It’s possible that the best time to venture down south to the Negev is during the winter, just after a set of major winter rains. This is when there are still small puddles and muddied riverbeds visible to the naked eye… when desert plants and spring flowers begin to emerge, green and verdant, a stark bolt of color against the browns and reds of the desert.

There’s what to be said for visiting the Negev in the spring or fall, when the days and nights are warmer, and there’s no question about whether it’s possible to sit out in the sun by the pool, (more about that in next week’s full feature on Mitzpeh Ramon), enjoying the dry desert rays. But then you’d miss certain winter pleasures, the top five of which are listed below.

A liman in the Negev (Courtesy KKL)

A liman in the Negev (photo credit: Courtesy KKL)

1) Limans. On the way down south, I kept passing clusters of trees rooted in shallow pools of water that appeared man-made, but were clearly a result of the recent rains. I finally stopped at one on my way back up north — at Ramat Avdat, north of Mizpeh — where a stand of tamarisks stood in a gully of water. Turns out that the limans are part of the planned landscape, earthen beds that collect floodwater during the rainy season by damming a nearby gully or streambed, according to the tree organization Jewish National Fund-Keren Kayemet L’Yisrael. The dam slows down the flow of runoff water, forcing it to enter the soil and allowing the trees to flourish in areas where they normally wouldn’t. Planned by the JNF as entry points to private farms, campsites and attractions down south, the limans are easily visible and accessible from the highway (see the list here), although the Ramat Avdat liman is the southernmost cluster in the northern Negev, where the land is at its most arid and untouched.

Sphincterochila boissieri, a terrestrial snail in the Negev of southern Israel. Diameter is 2.1 centimeters. (photo credit: Wilson44691/CCA SA)

Sphincterochila boissieri, a terrestrial snail in the Negev Desert of southern Israel, with a diameter of 2.1 centimeters. (photo credit: Wilson44691/CCA SA)

2) White desert snails. True, these bright white, small snail shells that litter the desert floor may not thrill everyone, but as the mother of twin 4-year-old boys, I’m being trained in the pleasures of snails. Turns out that Sphincterochila boissieri live in the Negev and Sinai deserts,
 and are only around for about 10 days after a rainfall during the winter season — about 18-26 days in toto during the year, according to biologist and Negev tour guide Haim Berger. And here’s a tip: If you get caught in the desert without any water, suck on some snail shells; they retain water from the rainy season.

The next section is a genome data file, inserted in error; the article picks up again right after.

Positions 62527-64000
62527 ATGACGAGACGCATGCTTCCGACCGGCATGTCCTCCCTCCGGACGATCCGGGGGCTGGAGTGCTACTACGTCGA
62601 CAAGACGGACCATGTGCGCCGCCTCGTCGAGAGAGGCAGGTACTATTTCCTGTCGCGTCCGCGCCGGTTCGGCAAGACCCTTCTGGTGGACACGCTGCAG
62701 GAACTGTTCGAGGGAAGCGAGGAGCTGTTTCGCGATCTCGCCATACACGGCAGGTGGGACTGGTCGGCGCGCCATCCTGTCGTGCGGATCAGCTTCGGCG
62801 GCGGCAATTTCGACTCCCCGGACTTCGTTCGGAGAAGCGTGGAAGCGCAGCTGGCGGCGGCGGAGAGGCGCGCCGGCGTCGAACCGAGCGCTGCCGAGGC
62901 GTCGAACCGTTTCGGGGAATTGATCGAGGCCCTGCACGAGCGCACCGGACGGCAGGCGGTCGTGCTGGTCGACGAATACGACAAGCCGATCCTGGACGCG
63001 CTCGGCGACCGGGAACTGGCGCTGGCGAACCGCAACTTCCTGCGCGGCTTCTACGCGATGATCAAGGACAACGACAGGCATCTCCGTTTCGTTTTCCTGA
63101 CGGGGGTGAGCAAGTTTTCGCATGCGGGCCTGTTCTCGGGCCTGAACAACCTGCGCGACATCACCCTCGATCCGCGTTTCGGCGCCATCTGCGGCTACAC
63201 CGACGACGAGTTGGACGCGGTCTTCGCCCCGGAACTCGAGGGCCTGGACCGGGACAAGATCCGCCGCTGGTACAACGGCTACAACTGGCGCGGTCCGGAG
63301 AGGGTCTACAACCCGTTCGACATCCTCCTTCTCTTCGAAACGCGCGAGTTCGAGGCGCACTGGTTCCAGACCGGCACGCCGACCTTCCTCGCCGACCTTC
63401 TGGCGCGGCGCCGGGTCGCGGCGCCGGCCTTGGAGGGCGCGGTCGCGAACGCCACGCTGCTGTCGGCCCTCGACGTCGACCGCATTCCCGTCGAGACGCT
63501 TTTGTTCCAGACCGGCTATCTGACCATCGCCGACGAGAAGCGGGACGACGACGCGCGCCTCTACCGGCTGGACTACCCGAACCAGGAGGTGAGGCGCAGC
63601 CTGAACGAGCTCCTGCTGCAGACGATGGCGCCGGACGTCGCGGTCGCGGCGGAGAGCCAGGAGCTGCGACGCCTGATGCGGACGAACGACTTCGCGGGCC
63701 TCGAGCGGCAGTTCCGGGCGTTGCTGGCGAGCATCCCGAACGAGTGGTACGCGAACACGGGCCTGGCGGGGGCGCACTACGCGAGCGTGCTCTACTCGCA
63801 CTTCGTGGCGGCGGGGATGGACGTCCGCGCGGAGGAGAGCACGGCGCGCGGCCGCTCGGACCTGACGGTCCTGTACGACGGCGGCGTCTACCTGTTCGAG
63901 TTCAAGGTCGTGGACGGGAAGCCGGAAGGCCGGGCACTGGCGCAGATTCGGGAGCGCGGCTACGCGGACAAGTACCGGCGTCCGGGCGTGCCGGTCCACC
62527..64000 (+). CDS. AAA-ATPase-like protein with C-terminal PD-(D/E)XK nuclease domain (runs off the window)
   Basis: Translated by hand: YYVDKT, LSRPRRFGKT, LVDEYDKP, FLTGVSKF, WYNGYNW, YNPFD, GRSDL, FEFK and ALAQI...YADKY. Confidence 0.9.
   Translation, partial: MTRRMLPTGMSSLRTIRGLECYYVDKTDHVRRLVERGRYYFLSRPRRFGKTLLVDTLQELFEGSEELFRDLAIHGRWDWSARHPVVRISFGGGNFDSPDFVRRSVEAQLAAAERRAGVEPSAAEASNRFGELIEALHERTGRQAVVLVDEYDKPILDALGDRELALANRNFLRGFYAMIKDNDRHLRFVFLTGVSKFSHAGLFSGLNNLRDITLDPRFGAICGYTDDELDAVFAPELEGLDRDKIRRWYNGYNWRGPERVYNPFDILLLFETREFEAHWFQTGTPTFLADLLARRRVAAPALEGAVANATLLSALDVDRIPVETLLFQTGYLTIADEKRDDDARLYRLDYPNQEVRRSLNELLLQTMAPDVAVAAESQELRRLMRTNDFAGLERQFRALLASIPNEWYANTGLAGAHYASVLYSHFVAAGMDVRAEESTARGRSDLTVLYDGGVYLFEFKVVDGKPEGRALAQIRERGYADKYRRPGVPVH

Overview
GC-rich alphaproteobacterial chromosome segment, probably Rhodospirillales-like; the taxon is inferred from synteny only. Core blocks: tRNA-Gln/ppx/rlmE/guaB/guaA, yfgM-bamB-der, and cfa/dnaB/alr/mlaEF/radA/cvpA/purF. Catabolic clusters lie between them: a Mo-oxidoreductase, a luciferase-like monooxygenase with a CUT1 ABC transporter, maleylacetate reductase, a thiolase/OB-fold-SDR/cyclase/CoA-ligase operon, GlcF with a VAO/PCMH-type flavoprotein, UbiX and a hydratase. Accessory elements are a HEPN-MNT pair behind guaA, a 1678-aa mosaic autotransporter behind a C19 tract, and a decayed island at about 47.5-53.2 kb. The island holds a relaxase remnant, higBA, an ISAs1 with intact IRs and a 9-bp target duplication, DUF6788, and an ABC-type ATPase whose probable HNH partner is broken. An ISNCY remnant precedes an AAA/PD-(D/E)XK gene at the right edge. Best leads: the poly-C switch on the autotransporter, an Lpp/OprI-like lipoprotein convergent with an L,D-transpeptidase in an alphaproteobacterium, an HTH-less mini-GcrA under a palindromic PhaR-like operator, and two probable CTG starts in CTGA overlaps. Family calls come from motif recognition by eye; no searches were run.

A chunk of cmehin, or desert truffle (Courtesy Flora of Israel Online/Hebrew University of Jerusalem)

A chunk of ‘kmeha,’ or desert truffle (photo credit: Courtesy Flora of Israel Online/Hebrew University of Jerusalem)

3) Kmeha (plural: kmehin) is the Hebrew term for a local tuber or fungus that grows under the ground of the Negev Desert, and is in season right now. Like any self-respecting truffle, it’s hard to find and is most often scouted out by Bedouin trackers, who know how to identify the shape made by the lumpy, hard fungus underground, and are aware that it’s often found near the Desert Samson bush. Those who have spent time seeking out kmehin say they have a subtle, woodsy flavor and are best eaten simply — merely sauteed in butter — and are an edible delicacy akin to the black or white truffles found in France and Italy.

Peering into the Ramalia water cistern (photo credit: Jessica Steinberg/Times of Israel)

Peering into the Ramalia water cistern (photo credit: Jessica Steinberg/Times of Israel)

4) Water is one of those commodities that has always been in short supply in the Negev, even though it’s not quite as dire a situation as it was in ancient times. Still, it’s fascinating to explore the water cisterns and systems of the ancient Nabateans, who built the Ramalia cisterns — deep, cavernous spaces under a rocky outcrop that were dug out as community wells, and could hold water supplies for up to two years. The cisterns are mostly empty right now, but often fill up with water after a rainy winter. Negev guide Haim Berger said he has brought his son to paddle on his surfboard in the ancient underground waterhole, but there are regional plans to dig out the cistern and turn it into a more visible, functional cistern.

The Ramalia cisterns are on Route 40, just across from Aroma at Ein Avdat.

5) It’s not that the Negev Brewery’s Porter Alon isn’t available elsewhere in the country, or during other seasons, but I’ve never drunk it north of Beersheba. There’s also something about drinking a Negev microbrew in the Negev, even if it is made in the more northward climes of Kiryat Gat. Finally, it is a wondrous thing to drink a dark, chocolatey beer like the Porter Alon after an evening spent admiring the stars in the galaxy, which are all the more visible in the endlessly black, clear skies of the Negev Desert.

A look at the Negev beers, with the Porter Alon on the left (photo credit: Jessica Steinberg/Times of Israel)

A look at the Negev beers, with the Porter Alon on the left (photo credit: Jessica Steinberg/Times of Israel)